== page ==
COMMUNITY ALERT .....
First detection of the Invasive Mosquitoes
in North County
San Diego - County environmental health officials have found evidence of the Aedes aegypti mosquito, an aggressive, day-feeding invasive mosquito that has the potential to carry serious diseases.
San Diego County vector control officials reported finding Aedes larvae in Escondido, after responding to a resident’s complaint. It’s the first detection of the insect in North County.
County officials again urged people to check inside and outside their homes, apartments and properties and to empty out any standing water where these small, black-with-white-striped mosquitoes can breed.
“It’s very important that we get the public to help fight to keep this mosquito out of the county by eliminating standing water,” said County Environmental Health Director Elizabeth Pozzebon. “This includes inside your home. This mosquito will live and breed indoors.”
The diseases the Aedes mosquito is known for carrying are not native to San Diego County and are rarely seen here unless travelers contract them elsewhere and return home.
Despite that, environmental and public health officials are working to keep the Aedes mosquito — also known as the yellow fever mosquito — from establishing itself here because it can carry serious diseases including yellow fever, dengue and chikungunya.
County officials said they have not discovered how the mosquito had spread from South County to North County, but that it was likely transported by people in cars or material being moved. Officials said Aedes mosquitoes do not spread rapidly on their own.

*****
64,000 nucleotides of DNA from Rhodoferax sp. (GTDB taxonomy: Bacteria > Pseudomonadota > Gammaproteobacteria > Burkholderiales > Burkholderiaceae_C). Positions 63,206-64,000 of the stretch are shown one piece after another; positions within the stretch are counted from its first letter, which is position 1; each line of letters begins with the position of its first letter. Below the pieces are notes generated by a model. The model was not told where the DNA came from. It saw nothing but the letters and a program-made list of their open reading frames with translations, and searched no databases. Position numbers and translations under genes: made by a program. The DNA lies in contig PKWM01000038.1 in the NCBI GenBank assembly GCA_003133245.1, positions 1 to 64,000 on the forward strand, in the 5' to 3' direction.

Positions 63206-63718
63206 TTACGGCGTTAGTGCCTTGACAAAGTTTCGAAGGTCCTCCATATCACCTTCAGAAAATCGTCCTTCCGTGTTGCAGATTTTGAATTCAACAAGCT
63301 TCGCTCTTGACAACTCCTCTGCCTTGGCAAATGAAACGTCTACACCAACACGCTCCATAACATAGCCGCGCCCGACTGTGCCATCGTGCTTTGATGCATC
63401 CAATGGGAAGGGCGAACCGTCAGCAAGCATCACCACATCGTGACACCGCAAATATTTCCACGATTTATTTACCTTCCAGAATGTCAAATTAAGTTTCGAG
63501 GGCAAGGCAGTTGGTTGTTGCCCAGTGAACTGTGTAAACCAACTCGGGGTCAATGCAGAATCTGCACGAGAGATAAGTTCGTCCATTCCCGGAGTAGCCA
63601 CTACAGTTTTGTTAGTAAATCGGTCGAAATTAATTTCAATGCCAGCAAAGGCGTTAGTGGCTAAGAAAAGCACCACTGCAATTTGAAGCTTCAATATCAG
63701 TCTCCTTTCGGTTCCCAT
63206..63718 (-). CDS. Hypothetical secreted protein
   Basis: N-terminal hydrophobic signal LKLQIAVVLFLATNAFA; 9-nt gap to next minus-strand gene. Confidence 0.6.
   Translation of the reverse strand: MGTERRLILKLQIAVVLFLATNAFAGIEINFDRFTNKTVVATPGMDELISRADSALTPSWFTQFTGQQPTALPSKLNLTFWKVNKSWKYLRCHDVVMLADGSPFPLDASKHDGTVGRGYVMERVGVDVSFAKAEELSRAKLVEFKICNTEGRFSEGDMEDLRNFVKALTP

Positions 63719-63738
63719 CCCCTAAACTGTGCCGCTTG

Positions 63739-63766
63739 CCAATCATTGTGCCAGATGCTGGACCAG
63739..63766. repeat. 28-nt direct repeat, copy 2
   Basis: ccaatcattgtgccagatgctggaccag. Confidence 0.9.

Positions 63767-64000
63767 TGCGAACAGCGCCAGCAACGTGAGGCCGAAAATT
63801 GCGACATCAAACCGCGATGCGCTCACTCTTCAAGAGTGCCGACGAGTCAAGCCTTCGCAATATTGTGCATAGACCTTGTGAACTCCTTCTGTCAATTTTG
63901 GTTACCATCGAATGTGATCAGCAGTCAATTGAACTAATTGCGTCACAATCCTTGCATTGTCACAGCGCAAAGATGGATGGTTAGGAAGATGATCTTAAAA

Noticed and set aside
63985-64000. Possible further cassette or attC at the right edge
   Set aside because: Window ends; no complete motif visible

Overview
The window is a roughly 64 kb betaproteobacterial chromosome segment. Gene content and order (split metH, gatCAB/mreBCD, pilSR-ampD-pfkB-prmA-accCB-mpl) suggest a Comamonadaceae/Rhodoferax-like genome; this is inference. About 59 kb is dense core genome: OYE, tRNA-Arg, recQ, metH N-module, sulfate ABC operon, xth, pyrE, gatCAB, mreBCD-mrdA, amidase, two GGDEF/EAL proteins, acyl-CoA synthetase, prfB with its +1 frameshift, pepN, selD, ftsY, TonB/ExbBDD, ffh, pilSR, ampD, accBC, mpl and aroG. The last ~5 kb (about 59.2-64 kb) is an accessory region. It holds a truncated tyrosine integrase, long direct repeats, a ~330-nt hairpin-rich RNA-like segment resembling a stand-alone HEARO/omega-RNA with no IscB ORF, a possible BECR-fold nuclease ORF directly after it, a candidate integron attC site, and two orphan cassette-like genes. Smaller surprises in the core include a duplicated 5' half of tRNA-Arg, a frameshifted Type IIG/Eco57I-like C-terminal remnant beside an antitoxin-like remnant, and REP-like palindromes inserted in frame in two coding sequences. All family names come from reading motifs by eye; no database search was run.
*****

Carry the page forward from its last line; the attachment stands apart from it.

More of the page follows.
The Aedes mosquito is fairly easy to identify. That’s because it differs from most native San Diego County mosquitoes in several important ways:
- It usually feeds during the day and is an aggressive biter. Most native mosquitoes prefer to feed between dusk and dawn.
- It likes to live in urban areas — feeding and laying eggs not only outside, but inside people’s homes in almost anything that can contain water, including plant saucers, cups and flowerpots.
-It is small and black with white stripes.
County vector control teams have been putting up and monitoring traps for the Aedes mosquito in the areas where it has been found and handing out information to urge the public to be on the lookout for the pest.
( Photo: Beautiful Dixon Lake in Escondido- San Diego North County)